Both West Africa and the Sahel need the assistance of the international community and we must be determined in our efforts to prevent these transnational threats hindering progress in sustainable development.
Regarding those people who inject drugs and who live with HIV, there have been some signs of progress.
However, HIV transmission through injecting drug use continues to be a major concern for the international community due to its impact on health, development and human rights.
Much more work still needs to be done to meet the objectives set in 2011 by the special session of the General Assembly.
Globally, the situation for illicit drugs remains stable, but overall demand has not been reduced. Around 200,000 people die every single year due to illicit drugs. That is too much.
There can be no doubt that the international drug control conventions are helping to contain and stabilize the level of drug consumption. At the same time, concerns are being raised regarding their interpretation.
These concerns include violence generated by illicit drug trafficking, which is so damaging to some nations, in particular in Central America; the unique problems posed by new, but deadly psychoactive substances; and the fact that some national laws and practices are vulnerable to human rights' violations.
The real issue, however, is not to amend the conventions, but to implement them according to their original spirit and intention.
A first step towards achieving this goal is to recognize that the conventions were created to protect the health and welfare of mankind.
UNODC is promoting a balanced approach to illicit drugs founded on fundamental human rights.
We also need to convince countries to treat problem drug users humanely as victims and patients who need our support.
At the meeting of the 56 th session of the Commission on Narcotic Drugs in March, a clear roadmap for the discussion of all these issues was unanimously adopted.
In 2014, a high-level review of the Political Declaration and Plan of Action regarding the world drug problem will be conducted by the CND. It will be followed in 2016 by the UN General Assembly Special Session.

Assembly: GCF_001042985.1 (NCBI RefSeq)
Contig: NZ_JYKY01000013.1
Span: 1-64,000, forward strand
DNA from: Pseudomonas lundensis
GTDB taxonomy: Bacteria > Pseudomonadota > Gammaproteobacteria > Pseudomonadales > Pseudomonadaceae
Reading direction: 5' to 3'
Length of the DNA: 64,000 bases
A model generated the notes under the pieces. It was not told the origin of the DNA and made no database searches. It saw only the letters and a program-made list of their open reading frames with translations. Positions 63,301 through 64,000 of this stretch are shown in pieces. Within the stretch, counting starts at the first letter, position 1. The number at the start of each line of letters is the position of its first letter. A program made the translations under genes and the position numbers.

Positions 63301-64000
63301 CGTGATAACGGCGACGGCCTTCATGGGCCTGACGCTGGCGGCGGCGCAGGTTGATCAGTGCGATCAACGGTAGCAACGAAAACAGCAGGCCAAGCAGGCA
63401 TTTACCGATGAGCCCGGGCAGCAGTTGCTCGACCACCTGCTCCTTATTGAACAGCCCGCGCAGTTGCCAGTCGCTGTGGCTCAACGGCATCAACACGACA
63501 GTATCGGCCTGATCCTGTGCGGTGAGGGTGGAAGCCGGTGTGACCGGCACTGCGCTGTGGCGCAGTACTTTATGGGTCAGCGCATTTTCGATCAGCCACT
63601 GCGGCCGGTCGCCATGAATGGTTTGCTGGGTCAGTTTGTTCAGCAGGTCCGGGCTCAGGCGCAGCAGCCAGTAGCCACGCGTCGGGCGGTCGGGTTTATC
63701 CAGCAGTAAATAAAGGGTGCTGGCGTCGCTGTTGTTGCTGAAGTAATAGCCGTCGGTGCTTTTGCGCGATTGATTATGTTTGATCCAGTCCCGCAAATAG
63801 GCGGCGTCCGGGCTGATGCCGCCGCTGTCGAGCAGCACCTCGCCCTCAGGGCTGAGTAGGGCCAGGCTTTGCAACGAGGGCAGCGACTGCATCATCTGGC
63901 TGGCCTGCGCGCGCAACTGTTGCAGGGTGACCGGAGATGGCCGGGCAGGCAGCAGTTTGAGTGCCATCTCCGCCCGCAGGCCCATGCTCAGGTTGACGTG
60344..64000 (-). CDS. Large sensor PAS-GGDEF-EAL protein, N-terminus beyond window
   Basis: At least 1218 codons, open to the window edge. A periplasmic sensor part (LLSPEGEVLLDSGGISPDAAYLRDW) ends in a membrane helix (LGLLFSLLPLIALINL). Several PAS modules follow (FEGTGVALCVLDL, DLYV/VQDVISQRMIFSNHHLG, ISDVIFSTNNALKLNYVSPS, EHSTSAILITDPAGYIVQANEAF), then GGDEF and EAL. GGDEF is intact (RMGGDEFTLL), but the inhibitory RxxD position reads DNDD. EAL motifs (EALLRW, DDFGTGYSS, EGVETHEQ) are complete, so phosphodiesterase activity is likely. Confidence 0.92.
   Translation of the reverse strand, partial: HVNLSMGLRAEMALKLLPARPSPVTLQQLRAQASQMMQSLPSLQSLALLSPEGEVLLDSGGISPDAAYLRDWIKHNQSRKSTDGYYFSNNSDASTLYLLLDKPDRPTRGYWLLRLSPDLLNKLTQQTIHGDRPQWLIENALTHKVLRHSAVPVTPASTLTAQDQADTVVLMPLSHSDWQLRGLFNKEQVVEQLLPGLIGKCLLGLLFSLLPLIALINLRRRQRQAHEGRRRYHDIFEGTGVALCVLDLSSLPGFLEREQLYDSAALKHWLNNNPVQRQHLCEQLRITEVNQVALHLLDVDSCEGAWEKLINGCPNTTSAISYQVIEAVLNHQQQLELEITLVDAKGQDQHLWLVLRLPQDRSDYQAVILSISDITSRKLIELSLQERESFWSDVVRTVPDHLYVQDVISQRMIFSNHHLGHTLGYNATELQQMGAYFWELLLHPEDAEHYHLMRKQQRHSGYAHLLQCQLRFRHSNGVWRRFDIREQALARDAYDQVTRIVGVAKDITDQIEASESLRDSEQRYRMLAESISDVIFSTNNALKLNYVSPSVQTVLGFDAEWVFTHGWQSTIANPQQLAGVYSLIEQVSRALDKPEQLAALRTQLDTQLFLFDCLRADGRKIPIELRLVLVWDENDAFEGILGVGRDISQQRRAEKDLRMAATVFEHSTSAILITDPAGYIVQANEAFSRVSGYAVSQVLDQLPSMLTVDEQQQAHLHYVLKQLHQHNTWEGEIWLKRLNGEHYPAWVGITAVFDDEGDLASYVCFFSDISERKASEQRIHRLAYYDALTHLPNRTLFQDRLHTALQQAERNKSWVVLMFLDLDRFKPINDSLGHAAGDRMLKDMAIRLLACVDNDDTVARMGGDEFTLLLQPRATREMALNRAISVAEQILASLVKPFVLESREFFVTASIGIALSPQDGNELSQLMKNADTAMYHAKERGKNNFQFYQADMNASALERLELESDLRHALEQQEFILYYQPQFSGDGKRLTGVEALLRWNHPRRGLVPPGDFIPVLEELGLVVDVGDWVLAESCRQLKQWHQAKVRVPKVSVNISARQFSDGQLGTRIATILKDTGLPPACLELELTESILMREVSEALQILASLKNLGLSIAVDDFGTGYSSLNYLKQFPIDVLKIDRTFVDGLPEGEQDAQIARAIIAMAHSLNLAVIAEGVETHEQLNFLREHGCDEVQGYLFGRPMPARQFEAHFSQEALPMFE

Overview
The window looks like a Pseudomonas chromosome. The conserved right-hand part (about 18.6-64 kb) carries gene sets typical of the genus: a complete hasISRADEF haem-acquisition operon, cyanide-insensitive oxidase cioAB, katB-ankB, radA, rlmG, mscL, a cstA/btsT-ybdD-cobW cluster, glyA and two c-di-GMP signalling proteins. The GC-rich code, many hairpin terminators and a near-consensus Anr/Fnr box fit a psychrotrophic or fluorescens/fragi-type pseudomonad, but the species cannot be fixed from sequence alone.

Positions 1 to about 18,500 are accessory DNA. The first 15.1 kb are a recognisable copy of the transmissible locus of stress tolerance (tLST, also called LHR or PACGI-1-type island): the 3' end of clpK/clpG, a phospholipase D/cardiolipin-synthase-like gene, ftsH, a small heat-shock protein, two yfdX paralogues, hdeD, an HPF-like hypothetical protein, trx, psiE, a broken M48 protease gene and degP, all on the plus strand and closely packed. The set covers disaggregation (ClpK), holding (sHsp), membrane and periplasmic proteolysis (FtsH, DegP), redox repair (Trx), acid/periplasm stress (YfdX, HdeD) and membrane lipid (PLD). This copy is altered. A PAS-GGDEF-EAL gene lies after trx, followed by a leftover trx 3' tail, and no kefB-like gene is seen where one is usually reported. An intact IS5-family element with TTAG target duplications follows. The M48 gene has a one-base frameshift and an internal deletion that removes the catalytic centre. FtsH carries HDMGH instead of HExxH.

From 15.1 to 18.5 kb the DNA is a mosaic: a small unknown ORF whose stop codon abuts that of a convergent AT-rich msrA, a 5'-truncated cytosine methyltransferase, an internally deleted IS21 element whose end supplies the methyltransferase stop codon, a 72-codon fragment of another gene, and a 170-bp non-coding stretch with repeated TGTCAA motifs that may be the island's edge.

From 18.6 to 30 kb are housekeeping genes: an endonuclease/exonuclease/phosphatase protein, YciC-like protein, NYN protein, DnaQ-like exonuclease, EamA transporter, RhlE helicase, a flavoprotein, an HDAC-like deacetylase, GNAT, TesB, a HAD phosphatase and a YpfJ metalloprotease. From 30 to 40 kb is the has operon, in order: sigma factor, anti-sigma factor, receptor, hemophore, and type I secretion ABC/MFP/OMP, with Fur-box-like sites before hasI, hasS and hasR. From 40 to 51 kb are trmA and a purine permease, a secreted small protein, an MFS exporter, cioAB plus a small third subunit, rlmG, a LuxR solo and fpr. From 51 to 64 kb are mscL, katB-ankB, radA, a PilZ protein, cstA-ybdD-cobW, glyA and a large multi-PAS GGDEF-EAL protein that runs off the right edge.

In accordance with resolution 56/12, the CND, as the central policymaking body within the UN system dealing with drug related matters, will play a leading role in the preparatory process for this meeting.
We have, therefore, agreed on a path for our ongoing dialogue. I hope it will lead to the following:
- An affirmation of the importance of the international drug control conventions;
- An acknowledgement that the conventions are humane, human rights centred and flexible;
- A firm emphasis on health;
- A commitment to support and promote alternative sustainable livelihoods;
- Enhanced work against precursor chemicals, and
- A recognition of the important role played by criminal justice systems in countering the world drug problem.
Ladies and Gentlemen,
No regional solution can advance in isolation; no region isolated can advance a solution.
West Africa is bound to Europe and to Latin America; Latin America is tied to North America; West and Central Asia are connected to West and Central Europe. And these are only just a few examples.
Regional approaches are absolutely essential, but they must form part of a much wider solution.
And here I echo the words of the Deputy Secretary General: "Tackling organized crime and the illicit drugs trade is a shared responsibility."
This is because only a truly global solution can help counter the world drug problem.
We must work together, guided by our willingness to strengthen our close cooperation and partnership.